Looking Beyond Bitcoin’s Price

Last week certainly wasn’t dull when it came to cryptocurrency developments. Between China’s clampdown and JPMorgan boss Jamie Dimon’s comments, the markets took a beating.

Bitcoin’s price plummeted into the red, shaving off almost 32% in under three days. The rest of the sector followed along as well, with the other major cryptos all down.

Bitcoin Price Rebound

Over the weekend the markets bounced back — at least slightly. Bitcoin is still trading well below its all-time high of US$5,000, but is continuing its rebound, sitting around US$3,800 at time of writing.

But what could really see bitcoin take off again?

The debacle of last week continues to focus on bitcoin the ‘financial asset’. Or perhaps rather the legitimacy of bitcoin being used as a financial asset. The problem with this view is that it’s not the one bitcoin cares about.

Bitcoin as a Currency

Don’t get me wrong, it’s an important discussion, and it’s making people a lot of money. In fact, that’s probably why it’s a problem. By making people a lot of money, it has hijacked the real agenda. People only see the 416% gain in price this year. That is their only focus.

Yet bitcoin should always be discussed first and foremost as a currency.

The end-game isn’t seeing one bitcoin worth half a million dollars. The goal is to make those half a million dollars seem as alien to the everyday consumer as one bitcoin is today.

This obviously isn’t something that is going to happen quickly. Bitcoin is less than a decade old; it’s going to have some problems growing up. Especially when it’s trying to beat a system that has been popularised since the late 17th century — fiat currency.

From coins to paper to digital, money has evolved and improved (in terms of functionality) over time. It isn’t perfect, but it’s served us well for a long time. Obviously that’s not something that you can give up lightly.

Buy Goods & Services with Bitcoin?

But as bitcoin flourishes, and shows why it can be better than fiat currency, we’re positive people will come around to championing cryptos. It’s already happening, and it’s the real reason why we’re big on bitcoin. When you can buy everyday goods and services with bitcoin, that’s when it will truly shine.

Some retailers have already taken the plunge. There are also plenty of online stores that will happily accept bitcoin as tender. But the day we can buy a bag of groceries at Woolworths or Coles with bitcoin will be a significant turning point.

In Cape Town, South Africa, that day has arrived. Pick n Pay is South Africa’s second largest supermarket chain. One of its flagship stores is now offering bitcoin transactions. All you need is a phone and wallet app.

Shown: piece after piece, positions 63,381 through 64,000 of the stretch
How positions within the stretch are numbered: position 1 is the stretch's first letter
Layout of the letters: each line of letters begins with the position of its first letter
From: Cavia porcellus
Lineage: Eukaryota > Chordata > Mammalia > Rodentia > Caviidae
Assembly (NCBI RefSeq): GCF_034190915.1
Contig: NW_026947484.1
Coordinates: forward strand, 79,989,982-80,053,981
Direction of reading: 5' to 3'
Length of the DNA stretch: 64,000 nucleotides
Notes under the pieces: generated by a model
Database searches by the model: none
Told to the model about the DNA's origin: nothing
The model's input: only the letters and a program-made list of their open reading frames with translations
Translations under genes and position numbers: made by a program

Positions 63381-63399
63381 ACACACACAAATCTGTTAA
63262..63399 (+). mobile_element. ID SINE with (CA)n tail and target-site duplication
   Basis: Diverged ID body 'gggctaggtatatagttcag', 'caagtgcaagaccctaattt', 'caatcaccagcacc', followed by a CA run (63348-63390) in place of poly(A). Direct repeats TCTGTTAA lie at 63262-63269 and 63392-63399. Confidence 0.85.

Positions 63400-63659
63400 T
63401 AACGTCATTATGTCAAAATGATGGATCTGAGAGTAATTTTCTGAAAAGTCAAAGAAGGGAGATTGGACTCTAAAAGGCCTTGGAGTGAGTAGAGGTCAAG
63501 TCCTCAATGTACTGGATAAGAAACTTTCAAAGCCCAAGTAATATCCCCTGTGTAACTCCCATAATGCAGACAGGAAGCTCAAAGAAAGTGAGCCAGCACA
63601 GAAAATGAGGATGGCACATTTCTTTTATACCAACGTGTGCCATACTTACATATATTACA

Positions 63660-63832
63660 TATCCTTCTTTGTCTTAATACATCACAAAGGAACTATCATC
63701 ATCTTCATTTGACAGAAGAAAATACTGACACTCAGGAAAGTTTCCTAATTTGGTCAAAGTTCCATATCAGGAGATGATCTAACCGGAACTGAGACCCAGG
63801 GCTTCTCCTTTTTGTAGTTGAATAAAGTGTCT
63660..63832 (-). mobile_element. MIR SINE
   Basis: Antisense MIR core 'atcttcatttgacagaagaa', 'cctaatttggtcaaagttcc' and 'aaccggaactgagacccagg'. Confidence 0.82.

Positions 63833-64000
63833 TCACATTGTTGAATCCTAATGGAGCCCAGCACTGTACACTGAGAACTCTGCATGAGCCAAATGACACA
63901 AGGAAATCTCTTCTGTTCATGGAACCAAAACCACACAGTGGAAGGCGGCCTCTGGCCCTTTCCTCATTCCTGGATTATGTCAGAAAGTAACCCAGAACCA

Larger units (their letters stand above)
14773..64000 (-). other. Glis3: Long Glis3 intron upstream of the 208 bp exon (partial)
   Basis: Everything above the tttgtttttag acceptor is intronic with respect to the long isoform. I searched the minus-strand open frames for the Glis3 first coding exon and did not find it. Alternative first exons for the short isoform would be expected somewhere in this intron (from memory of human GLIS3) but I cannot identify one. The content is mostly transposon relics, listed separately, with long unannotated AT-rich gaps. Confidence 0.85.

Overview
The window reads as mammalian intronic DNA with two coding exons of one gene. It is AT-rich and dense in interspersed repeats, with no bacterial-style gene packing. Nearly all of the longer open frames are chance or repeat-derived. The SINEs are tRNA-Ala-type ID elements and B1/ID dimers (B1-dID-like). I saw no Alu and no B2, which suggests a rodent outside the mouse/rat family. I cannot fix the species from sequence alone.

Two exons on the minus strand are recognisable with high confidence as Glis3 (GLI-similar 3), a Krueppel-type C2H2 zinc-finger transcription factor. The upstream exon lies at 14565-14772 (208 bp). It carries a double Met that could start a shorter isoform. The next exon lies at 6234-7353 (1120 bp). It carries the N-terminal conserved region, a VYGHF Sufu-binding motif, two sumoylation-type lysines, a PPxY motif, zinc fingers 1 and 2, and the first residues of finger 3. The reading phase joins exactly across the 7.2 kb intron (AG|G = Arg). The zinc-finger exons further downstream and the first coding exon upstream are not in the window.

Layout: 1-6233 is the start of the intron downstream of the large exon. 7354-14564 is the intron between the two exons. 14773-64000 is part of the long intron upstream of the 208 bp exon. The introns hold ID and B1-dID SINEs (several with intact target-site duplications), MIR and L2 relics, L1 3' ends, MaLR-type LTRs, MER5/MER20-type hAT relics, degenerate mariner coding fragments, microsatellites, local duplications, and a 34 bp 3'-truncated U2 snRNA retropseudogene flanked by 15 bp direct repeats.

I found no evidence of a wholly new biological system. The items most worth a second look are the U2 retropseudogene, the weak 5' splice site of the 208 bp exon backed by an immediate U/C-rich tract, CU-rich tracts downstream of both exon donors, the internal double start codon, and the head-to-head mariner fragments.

The team behind the pilot program are calling it ‘potentially a world first for a major grocery retailer’. It’s certainly a great step forward for bitcoin and its supporters. While Pick n Pay didn’t comment on any further plans for bitcoin payments in other stores, clearly the company is interested. Jason Peisl, Pick n Pay’s Head of Point of Sale and Payments, comments:

At Pick n Pay one of our key values is to embrace change and encourage innovation and leadership. To deliver on that promise we are constantly working with our technology partners to find ways in which we can deliver valuable, innovative services to our customers. Cryptocurrency and Bitcoin are still relatively new payment concepts, yet we have been able to effectively demonstrate how we are able to accept such alternative payments.’

These are the developments that will ultimately shape bitcoin’s future: A fully-realised digital currency for our digital age. It might not compete with headlines about massive price gains or losses, but it could certainly impact bitcoin’s price.

Bitcoin isn’t an investment, it’s a revolution — a secret revolution that could be extremely lucrative.


Ryan Clarkson-Ledward,
Junior Analyst, Money Morning

Ryan Clarkson-Ledward is an Editor at Money Morning.

Ryan holds degrees in both communication and international business. He helps bring Money Morning readers the latest market updates, both locally and abroad. Ryan tackles all the issues investors need to know about that the mainstream media neglects.

Ryan is also the Editor of Australian Small-Cap Investigator, a stock tipping newsletter that hunts down promising small-cap stocks by dissecting the latest events affecting the world.

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